One of the myriad arguments in favor of wilderness conservation is that we do not know what we are losing when wild places are lost to development. Case in point with this story and image via National Geographic newswatch service:
Six months ago, visitors to the Peruvian Amazon discovered a mysterious picket fence structure nicknamed Silkhenge. Despite watching the structure for several days, naturalists at the Tambopata Research Center couldn’t figure out what type of animal (or fungus) was building it.
When scientist Troy Alexander first announced his find, all he had to show for his discovery was a series of intriguing photographs. He had no idea what Amazonian critter could have created the circular hideaway with a spoke-like outer wall.
After consulting with several entomologists, Alexander hypothesized that it was likely built by a type of cribellate spider, which are known for building elaborate structures.
When we first posted news of the picket fence, readers flooded the blog with suggestions for what had built it and what scientists should name the potential new species. While many of you agreed with Alexander’s hypothesis that the fence was built by a spider, others of you weren’t so sure, guessing that a fungus or caterpillar may have built it.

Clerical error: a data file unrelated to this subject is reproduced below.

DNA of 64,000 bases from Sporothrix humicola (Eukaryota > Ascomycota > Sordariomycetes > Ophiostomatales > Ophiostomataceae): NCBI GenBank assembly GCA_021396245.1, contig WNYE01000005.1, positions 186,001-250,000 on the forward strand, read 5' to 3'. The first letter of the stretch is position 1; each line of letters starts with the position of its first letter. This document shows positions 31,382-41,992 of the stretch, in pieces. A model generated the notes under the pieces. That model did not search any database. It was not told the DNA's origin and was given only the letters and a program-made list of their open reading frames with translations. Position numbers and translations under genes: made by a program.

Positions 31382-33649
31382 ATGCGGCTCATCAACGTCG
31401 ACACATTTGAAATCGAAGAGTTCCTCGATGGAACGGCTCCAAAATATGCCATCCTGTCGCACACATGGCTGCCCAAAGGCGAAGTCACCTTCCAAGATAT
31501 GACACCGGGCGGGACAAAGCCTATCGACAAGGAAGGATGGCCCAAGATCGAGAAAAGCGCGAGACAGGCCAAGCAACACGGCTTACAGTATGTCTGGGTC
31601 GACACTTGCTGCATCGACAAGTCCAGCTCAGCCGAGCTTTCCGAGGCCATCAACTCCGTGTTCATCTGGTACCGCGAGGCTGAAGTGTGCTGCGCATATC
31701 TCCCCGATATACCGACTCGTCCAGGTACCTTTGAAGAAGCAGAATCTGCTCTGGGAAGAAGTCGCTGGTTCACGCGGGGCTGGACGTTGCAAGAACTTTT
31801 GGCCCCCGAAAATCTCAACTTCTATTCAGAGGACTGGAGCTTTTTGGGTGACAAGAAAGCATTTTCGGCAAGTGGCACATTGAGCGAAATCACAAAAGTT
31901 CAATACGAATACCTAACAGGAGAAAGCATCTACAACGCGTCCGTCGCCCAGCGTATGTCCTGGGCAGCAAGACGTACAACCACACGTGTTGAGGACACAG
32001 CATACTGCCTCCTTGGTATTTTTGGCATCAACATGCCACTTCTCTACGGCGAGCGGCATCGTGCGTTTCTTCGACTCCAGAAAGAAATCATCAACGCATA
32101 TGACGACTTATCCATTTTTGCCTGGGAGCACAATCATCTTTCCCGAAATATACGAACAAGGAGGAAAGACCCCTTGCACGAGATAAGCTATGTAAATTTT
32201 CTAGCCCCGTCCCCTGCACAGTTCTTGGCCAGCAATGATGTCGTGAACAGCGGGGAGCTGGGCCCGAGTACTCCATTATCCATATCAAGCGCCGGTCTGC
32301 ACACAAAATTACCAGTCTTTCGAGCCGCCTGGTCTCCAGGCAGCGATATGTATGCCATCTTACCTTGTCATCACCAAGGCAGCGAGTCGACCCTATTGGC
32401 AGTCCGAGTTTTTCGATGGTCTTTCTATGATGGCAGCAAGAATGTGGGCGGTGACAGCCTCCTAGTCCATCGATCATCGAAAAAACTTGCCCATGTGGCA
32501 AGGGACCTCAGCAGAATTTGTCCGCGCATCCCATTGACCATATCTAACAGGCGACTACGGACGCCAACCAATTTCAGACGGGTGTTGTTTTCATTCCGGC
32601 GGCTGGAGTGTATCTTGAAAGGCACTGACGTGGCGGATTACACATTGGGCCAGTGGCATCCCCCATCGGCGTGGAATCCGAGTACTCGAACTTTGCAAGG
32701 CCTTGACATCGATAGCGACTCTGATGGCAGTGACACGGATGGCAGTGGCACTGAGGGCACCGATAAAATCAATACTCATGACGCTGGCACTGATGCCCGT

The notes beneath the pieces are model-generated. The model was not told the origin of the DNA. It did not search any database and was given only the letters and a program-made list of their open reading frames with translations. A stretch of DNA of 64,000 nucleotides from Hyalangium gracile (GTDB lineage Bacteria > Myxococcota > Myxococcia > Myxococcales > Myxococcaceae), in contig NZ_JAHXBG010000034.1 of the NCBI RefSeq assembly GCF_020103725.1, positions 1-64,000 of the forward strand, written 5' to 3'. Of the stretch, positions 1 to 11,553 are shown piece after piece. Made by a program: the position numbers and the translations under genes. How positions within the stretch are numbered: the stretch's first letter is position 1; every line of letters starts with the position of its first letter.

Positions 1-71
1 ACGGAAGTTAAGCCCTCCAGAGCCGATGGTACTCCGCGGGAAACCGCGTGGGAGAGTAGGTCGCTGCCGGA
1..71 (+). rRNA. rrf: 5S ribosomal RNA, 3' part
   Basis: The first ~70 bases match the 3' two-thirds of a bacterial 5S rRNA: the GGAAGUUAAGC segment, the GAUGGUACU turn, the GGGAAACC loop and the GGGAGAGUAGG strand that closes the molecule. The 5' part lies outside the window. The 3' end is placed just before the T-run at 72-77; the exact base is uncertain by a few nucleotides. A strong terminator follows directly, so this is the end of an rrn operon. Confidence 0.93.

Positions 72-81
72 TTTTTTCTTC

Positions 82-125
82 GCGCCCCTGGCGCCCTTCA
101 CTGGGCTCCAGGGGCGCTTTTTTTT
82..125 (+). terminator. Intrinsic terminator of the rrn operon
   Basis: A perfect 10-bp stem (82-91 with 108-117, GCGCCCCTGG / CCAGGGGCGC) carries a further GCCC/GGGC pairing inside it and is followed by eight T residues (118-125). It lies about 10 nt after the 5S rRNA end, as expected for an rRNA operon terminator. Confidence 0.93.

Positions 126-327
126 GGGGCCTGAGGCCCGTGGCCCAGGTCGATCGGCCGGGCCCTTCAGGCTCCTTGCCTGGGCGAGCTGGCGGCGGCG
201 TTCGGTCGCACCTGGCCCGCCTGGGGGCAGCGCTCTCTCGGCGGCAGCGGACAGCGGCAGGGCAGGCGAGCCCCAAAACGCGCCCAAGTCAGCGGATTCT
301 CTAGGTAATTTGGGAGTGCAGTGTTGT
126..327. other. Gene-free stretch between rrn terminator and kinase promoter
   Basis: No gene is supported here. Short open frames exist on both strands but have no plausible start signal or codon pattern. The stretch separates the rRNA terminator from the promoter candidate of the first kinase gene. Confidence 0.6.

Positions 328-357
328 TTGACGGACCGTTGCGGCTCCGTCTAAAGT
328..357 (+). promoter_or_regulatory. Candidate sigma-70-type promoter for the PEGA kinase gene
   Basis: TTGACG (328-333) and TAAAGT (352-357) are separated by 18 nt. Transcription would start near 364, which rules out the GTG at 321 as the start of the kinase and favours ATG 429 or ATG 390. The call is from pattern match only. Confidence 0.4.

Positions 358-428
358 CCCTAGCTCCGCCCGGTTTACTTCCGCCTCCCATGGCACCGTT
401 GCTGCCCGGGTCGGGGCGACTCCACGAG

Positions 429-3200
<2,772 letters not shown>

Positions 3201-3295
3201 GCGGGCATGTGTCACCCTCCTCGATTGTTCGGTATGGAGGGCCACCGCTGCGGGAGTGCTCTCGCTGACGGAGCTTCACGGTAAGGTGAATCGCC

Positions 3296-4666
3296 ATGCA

In December, Tambopata scientist Phil Torres, who helped first discover the spider, along with University of Florida entomologists Lary Reeves and Geena Hill and photographer Jeff Cremer, returned to the small island where they had first found the small picket fences built on the sides of trees and tarps. For a week, they staked out the area, taking careful notes and watching the miniature structures very closely.
Along a 650-foot (200-meter) stretch of trail, the scientists identified 45 different picket fences. Their week of eagle-eyed watching paid off when they discovered spiderlings hatching from three of these fences. (See National Geographic’s spider videos.)
Read the whole article here.